When it comes to New Jersey Gov. Chris Christie (R) it's become something of a challenge to keep up with unfolding developments. "Scandal" has become "scandals." "Investigation" has become "investigations." "Round of subpoenas" has become "several round of subpoenas."
A member of New Jersey Gov. Chris Christie's administration who has been subpoenaed in the investigation of the September bridge lane closures has resigned. Christina Genovese Renna -- one of 17 people with ties to Christie subpoenaed by a legislative panel -- exited the governor's office Friday, according to a statement provided to NBC News on Sunday by her lawyer, Henry Klingeman.
According to the official story, Renna has been "considering" a change since early November, but decided to wait until yesterday to step down.
She's the fifth Christie administration official related to the bridge scandal to resign or get fired since December, following David Wildstein, Bill Baroni, Bridget Anne Kelly, and Bill Stepien.
Renna's name will likely be familiar to those who've followed the scandal closely. Not only was Renna, who served as Christie's "director of departmental relations," subpoenaed as part of the ongoing investigation, she's also one of the officials close to the governor who appeared aware of the scheme to cripple Fort Lee last September with deliberate, paralyzing traffic.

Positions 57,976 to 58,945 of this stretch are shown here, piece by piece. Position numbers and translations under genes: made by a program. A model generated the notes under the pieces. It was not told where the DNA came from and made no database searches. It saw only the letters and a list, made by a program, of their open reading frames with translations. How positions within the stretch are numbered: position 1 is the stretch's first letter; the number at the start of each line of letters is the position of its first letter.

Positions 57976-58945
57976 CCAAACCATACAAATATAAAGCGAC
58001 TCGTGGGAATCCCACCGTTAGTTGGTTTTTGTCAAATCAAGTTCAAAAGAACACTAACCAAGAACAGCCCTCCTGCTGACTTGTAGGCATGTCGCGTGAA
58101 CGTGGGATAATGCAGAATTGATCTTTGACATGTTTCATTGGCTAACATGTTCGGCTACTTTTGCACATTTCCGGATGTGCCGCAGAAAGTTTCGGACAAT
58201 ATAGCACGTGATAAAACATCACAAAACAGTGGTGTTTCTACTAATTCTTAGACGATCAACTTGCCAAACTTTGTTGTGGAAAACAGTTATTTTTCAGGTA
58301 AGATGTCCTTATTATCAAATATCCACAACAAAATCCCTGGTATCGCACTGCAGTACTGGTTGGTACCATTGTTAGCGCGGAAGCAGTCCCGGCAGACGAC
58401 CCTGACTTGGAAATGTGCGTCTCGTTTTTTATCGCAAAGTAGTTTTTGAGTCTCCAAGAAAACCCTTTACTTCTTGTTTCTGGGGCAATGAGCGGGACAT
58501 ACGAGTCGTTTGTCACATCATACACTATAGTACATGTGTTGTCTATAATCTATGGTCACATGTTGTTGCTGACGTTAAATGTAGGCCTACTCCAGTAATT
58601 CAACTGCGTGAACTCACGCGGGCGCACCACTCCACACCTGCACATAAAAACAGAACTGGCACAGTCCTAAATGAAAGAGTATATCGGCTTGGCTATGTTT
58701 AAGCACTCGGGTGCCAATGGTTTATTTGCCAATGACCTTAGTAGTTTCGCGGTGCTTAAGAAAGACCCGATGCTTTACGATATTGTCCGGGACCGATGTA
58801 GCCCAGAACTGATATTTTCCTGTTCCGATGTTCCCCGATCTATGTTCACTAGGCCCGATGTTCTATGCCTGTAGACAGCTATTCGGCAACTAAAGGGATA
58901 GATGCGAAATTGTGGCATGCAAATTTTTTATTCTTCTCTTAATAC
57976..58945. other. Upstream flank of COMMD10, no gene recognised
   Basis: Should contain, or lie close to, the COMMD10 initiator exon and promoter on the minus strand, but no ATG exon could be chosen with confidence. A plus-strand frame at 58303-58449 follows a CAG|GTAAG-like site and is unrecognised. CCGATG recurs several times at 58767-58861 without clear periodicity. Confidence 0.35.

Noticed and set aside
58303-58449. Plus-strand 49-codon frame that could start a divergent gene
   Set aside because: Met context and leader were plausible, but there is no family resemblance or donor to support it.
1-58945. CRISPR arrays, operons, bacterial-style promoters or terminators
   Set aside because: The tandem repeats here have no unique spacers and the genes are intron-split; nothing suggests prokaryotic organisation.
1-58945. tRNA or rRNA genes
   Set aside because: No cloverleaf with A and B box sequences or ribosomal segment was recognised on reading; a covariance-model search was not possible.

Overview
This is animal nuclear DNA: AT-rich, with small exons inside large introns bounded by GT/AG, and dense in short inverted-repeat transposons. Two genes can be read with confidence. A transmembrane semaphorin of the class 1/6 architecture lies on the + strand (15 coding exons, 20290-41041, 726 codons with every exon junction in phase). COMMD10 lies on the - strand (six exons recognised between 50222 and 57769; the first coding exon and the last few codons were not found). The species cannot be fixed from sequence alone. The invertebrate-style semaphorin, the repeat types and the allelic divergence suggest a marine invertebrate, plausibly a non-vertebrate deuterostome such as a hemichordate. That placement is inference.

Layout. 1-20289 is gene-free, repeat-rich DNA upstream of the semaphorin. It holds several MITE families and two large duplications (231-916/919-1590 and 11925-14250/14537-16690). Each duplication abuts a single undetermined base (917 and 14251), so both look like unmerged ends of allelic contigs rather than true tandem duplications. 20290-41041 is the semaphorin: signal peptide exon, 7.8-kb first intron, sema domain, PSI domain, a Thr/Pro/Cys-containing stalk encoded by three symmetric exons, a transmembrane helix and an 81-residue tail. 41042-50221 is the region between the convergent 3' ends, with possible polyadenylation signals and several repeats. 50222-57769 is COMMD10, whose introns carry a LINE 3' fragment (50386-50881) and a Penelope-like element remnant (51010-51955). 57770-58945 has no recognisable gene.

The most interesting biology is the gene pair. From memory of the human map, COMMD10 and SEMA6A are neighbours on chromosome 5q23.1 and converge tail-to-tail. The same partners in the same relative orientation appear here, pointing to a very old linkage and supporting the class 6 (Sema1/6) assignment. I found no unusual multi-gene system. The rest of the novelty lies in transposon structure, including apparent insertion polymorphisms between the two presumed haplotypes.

According to publicly available documents, on Sept. 12, 2013, Renna sent a note to Bridget Anne Kelly, her immediate supervisor, noting the Fort Lee mayor believed the "feeling in town that it is government retribution for something."
But wait, there's more.
An attorney with close ties to Gov. Chris Christie's administration helped prepare an official who gave now-discredited testimony that lane closures at the George Washington Bridge were part of a traffic study, officials said. Philip Kwon, a top attorney at the Port Authority of New York and New Jersey, spent parts of four to five days helping to prepare Bill Baroni, then the authority's deputy executive director and its top executive appointment by Mr. Christie, before he spoke to a New Jersey legislative committee on Nov. 25, a person familiar with the matter said. [...] New Jersey Democrats have questioned why Mr. Baroni needed so much preparation before his committee testimony.
Remember, in practical terms, Baroni's testimony about the made-up "traffic study" was effectively the beginning of the cover-up, at least as it relates to misleading the public and state lawmakers.
After that testimony, Baroni sent text messages back and forth to David Wildstein, asking whether the Christie administration was satisfied with his performance. We now know Baroni spent days preparing with a top attorney at the Port Authority and prominent Christie ally to tell state lawmakers things that now appear to be untrue.
As for the Hoboken story, it now appears a federal grand jury investigation is underway
and the U.S. Attorney's office has issued subpoenas
as part of this probe, too.
Rachel will have a lot more on this on tonight's show, and take my word for it, you'll want to tune in.